LTP News Sharing:
In the Wall Street Journal, J.W. Verret discusses the implications of the lawsuit we’ve brought against the U.S. Securities and Exchange Commission (SEC).
As Verret relays, the SEC — once a trusted institution — has become politicized under Biden-appointed Chairman Gary Gensler and through pressure from the woke left:
Originally conceived as a simple guardian of financial transparency and a sentinel against fraud, the SEC has seen its role gradually reshaped by progressives who envision the agency as a force for cultural change. The SEC has even begun trying to compel corporate speech on woke issues indirectly, but a recent lawsuit could help steer it back on the right path.
This lawsuit, which we’ve brought against the SEC with the help of America First Legal and Boyden Gray & Associates, came about after our Free Enterprise Project (FEP) experienced wave after wave of apparent discrimination in its shareholder activism work.
Our activism involving Kroger was the final straw:
The NCPPR sued the SEC after it denied the conservative foundation’s proxy proposal that retail giant Kroger issue a report on the risks of not guarding against viewpoint discrimination in its equal employment opportunity policy. The NCPPR is a longtime Kroger investor and submitted the proposal after the company paid $180,000 to settle claims from former employees that they were fired for refusing to wear aprons they thought endorsed the LGBT community. By any reasonable interpretation, the NCPPR proposal dealt with a significant social policy issue that could be material to Kroger and investors. Yet the SEC still denied it, even though it approved similar proposals dealing with discrimination regarding race and sexual orientation, such as a Pfizer proposal to report on its diversity, equity and inclusion efforts.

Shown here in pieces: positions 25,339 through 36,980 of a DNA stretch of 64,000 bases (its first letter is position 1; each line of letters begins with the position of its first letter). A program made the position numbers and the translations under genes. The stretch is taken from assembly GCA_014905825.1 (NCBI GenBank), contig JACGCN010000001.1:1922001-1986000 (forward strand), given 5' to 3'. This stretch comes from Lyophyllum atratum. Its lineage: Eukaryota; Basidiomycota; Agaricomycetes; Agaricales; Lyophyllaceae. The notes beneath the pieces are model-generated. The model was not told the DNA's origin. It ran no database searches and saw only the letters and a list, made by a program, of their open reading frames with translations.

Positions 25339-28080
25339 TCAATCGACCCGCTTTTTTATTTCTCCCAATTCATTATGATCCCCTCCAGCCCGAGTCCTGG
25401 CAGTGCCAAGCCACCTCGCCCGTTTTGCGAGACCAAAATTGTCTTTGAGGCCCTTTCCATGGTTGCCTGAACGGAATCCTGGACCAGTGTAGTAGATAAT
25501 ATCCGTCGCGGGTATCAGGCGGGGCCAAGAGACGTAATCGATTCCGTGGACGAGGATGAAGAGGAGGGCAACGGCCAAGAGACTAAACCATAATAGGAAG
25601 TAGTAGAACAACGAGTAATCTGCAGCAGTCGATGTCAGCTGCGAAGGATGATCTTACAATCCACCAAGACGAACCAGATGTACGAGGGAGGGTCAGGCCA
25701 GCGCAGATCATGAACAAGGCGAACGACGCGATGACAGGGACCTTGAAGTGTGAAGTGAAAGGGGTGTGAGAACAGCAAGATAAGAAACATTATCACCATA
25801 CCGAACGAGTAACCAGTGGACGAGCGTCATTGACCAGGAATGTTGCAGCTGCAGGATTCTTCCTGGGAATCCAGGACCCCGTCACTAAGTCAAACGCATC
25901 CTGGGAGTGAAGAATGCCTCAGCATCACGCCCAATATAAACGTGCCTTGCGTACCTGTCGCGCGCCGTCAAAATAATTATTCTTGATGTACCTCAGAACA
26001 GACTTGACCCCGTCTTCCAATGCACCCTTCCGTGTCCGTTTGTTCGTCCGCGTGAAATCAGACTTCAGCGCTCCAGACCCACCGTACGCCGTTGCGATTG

If successful, our lawsuit could be key in bringing the once-trusted SEC back to neutral:
This suit could help steer the SEC back toward its original purpose of mandating disclosures of basic financial information and policing fraud.
Read the entire commentary (under paywall) here.
Author: The National Center